Okinawa 2018: Second Dispatch

May 01, 2018

Tarak Kauff writes the second dispatch from Okinawa sent on April 25th.


In Okinawa with Bruce Gagnon and Dud Hendrick, two long-time solid activists who have been here before with VFP delegations. I am taking pictures, since Ellen could not come. Bruce's blog tells the story which you can read now. The pictures and more will be out when I get back.

Bruce and Dud arrived two days before me, but we have been together for 3 days now. We spend full days at the Camp Schwab gates with more than 500 protesters resolutely blocking the gates and the long line of construction trucks even before they arrive at the gates.

Bruce and Dud have been carried off struggling, as the Okinawans and others, some from mainland Japan do a number of times. It is not easy work for the Japanese police to untangle the interlocked arms and legs, and in other cases, five that I have counted, of paraplegics in wheelchairs, who resist as much as they can and to carry them and their heavy motorized wheelchairs. I have to give the police some credit, they are not generally or intentionally abusive, although one woman had three ribs and a collar bone broken the other day, but what impresses me is their physicality. Many of them are obviously very fit and some are quite large. I understand many of them have blackbelts. They also look like many lift weights. Big backs and strong ams are noticeable through the long sleeve uniform shirts they wear and sweat in.

Bruce said yesterday about Japan, that it wasn't too long ago that they were a fascist nation and with Abe, it looks like they are heading, with U.S. encouragement, in that direction again. The well trained, very fit police, doing their job efficiently and very methodically seem to fit that analysis. I imagine that some of them however, as they stand witness, will take in for later thought some of the powerful thoughts and emotions expressed by the people.

The people, those at the gates day after day, resolute in their determination to protect Oura Bay and to affirm their democratic rights as free people, are awe inspiring. One of the reasons, I am drawn back here, (this is my forth time) besides the need and responsibility to be part of the struggle to close U.S. Foreign Military Bases, is because I can't help falling in love with the Okinawan people as they struggle to rid themselves of the U.S. and Japanese military yoke choking their land and their inalienable rights of self-determination. Yet they accept us, we who are from the U.S. a country that has militarily occupied them for 73 years, with graciousness and love. Every day, they offer us the opportunity to speak, and we do so to receptive faces as Doug Lummis translates our English to Japanese in his own, often humorous and also sometimes very serious way as I know he takes the liberty as a dear friend and comrade to expand, emphasize and, if needed, re-enforce what we say.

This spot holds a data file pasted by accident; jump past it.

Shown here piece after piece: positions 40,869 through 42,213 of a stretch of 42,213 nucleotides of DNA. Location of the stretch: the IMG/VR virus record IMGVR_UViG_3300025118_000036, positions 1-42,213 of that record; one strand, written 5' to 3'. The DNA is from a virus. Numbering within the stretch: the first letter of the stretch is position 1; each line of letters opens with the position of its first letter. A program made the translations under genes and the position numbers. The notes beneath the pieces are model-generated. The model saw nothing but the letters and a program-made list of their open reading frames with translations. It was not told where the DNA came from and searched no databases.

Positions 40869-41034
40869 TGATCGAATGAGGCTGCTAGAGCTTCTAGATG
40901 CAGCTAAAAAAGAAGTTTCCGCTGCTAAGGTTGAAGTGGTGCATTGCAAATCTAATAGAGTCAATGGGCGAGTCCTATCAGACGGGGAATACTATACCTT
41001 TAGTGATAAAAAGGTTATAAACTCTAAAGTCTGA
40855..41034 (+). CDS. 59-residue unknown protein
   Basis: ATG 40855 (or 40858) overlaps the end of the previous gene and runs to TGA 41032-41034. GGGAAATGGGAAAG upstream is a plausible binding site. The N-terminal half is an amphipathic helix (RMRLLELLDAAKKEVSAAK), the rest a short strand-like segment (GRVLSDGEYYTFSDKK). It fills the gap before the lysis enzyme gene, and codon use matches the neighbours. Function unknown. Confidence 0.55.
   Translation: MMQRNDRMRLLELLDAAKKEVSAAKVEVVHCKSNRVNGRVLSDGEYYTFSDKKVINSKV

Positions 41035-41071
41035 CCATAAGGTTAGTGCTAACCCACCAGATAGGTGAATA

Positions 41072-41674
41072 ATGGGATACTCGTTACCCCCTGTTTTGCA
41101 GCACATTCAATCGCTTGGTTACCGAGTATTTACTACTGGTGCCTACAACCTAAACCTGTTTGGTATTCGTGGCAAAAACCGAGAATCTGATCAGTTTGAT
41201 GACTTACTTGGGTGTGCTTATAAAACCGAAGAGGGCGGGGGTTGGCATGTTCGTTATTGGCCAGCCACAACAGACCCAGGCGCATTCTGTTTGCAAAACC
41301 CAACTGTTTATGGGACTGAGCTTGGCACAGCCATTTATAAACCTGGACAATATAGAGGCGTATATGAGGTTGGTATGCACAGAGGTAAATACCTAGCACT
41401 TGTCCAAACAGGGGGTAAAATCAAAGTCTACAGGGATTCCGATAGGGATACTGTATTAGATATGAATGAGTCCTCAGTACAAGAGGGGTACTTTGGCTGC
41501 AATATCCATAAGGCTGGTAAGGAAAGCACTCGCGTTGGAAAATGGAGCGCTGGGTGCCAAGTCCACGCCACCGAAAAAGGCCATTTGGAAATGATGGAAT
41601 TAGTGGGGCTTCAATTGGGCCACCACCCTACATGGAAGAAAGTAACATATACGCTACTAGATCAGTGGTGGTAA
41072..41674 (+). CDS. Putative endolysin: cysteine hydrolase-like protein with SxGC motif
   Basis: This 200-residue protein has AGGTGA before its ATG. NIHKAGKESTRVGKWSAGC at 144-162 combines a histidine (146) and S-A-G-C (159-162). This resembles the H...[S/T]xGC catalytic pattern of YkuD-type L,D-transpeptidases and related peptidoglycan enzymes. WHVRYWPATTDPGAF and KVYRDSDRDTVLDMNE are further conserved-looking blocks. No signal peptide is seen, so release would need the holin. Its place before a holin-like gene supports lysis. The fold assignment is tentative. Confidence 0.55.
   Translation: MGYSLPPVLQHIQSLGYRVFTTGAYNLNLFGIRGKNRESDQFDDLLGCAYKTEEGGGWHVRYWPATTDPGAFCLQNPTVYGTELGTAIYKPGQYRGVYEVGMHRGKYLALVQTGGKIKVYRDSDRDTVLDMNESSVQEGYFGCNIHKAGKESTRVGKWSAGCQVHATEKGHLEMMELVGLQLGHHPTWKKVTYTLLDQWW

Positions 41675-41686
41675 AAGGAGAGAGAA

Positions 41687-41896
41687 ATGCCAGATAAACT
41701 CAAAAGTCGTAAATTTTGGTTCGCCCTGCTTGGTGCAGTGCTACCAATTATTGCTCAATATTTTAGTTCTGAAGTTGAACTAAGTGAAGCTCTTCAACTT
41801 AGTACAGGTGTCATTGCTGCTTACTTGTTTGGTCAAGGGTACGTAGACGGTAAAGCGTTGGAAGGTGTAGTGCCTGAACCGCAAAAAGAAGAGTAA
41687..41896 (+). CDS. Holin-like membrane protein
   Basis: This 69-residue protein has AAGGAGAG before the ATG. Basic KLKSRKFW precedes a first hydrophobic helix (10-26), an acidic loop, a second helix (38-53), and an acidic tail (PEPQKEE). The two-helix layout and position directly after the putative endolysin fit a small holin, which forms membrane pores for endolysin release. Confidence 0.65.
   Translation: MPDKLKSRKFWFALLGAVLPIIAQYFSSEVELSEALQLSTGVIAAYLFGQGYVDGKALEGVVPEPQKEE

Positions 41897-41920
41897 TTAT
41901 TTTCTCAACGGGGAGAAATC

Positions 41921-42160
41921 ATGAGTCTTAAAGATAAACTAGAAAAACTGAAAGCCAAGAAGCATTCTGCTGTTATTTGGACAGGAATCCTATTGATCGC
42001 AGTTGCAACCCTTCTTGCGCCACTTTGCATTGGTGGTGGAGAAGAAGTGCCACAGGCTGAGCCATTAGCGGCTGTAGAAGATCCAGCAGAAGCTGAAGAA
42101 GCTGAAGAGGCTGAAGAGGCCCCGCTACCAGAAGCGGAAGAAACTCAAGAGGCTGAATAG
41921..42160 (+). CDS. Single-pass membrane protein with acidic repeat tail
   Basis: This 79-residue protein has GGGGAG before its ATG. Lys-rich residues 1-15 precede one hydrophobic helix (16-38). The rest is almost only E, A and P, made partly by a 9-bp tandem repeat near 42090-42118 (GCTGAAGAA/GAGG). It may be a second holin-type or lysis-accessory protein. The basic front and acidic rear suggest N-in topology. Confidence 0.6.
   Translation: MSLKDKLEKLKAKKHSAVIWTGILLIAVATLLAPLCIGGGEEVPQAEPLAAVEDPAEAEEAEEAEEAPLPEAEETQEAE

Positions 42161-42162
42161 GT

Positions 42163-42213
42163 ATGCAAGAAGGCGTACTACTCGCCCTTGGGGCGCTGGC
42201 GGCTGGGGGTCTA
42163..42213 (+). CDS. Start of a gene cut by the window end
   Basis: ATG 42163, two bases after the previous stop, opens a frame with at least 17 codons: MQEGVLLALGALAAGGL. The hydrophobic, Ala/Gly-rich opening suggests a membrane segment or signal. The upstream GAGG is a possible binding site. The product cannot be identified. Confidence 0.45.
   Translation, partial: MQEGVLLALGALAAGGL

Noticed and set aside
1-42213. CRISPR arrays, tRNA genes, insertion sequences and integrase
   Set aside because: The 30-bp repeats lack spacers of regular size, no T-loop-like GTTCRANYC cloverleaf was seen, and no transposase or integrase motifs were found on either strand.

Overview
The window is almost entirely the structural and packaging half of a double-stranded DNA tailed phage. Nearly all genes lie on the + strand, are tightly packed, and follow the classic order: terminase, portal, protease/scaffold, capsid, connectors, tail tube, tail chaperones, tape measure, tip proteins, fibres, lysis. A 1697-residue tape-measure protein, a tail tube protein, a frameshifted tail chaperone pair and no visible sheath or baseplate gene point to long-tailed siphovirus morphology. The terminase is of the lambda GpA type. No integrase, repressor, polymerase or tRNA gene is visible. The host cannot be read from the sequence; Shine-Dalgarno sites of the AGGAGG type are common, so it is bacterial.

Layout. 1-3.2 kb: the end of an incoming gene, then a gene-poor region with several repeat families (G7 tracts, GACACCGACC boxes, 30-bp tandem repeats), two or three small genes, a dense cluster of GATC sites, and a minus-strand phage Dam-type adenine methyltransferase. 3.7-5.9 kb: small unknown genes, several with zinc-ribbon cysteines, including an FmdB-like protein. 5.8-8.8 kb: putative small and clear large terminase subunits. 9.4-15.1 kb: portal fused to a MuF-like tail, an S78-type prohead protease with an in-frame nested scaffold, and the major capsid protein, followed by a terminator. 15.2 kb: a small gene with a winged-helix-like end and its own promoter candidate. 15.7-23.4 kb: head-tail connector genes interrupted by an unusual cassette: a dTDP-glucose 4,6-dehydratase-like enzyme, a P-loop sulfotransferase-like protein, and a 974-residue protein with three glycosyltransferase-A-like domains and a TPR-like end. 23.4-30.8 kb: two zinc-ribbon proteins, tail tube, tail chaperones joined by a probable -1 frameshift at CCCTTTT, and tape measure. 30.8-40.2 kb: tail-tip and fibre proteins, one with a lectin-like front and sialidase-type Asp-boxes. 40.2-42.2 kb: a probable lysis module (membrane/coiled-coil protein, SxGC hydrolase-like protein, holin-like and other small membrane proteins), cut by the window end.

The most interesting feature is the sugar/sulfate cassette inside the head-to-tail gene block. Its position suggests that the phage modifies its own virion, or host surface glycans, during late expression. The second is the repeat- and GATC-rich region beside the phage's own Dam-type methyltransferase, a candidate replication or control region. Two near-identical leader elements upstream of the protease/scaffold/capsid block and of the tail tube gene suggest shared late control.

The days are long and somewhat tiring but Dud, Bruce and I are having a great time, often with Makishisan and Tomasan leaders from VFP ROCK along with Doug. Dud, Bruce and I laugh a lot, crack jokes at each others expense and I haven't yet heard one word of complaint from any of us. It's called friendship and deep solidarity. What an uplifting time it is for me to be with these two dedicated and very intensely human activists for peace and justice. The pictures, taken by me channeling Ellen, hopefully will tell more of the story when you see them.

Yesterday started with a short ride on a glass bottom boat to see some of the corral which will be destroyed along with much of the marine life as a good portion of Oura Bay is filled over with millions of tons of rocks and gravel being brought in by the trucks. And what for? To accommodate yet more weapons of war, to build runways into this pristine bay for war planes to take off and land.

Last night we were invited to a barbecue where a young woman's Japanese rock band who has been at the Camp Schwab gates sang and among their songs, the highlight was an absolutely beautiful rendition of Bridge Over Troubled Waters, in English (mostly). Even though we didn't have Doug or anyone at the barbecue to translate, we felt welcome and enjoyed ourselves. If you are perceptive, you can notice a very natural and charming humility and warmth the people have that we only see rarely among U.S. Americans. It is refreshing to be among such people. I have seen a similar phenomenon among the people in Palestine.

Something that has pleased me greatly is the people who have asked me about Mike Hanes. How fondly he is thought of here. People do not forget how he spoke from his heart and apologized for being an occupying Marine when he was stationed here. There is a love they have for Mike which I find very moving. I have promised that the next time we return we will do our best to have Mike with us. One of those who remembered Mike was Akino Miyagi, the naturalist woman from Takae who led us through Yaburu forest. She lit up when I mentioned Mike as she remembered Mike very fondly from when he went back there with Henayo and Miho to do a clean up of the regular garbage the jungle warfare training Marines leave there. Here's the video from that day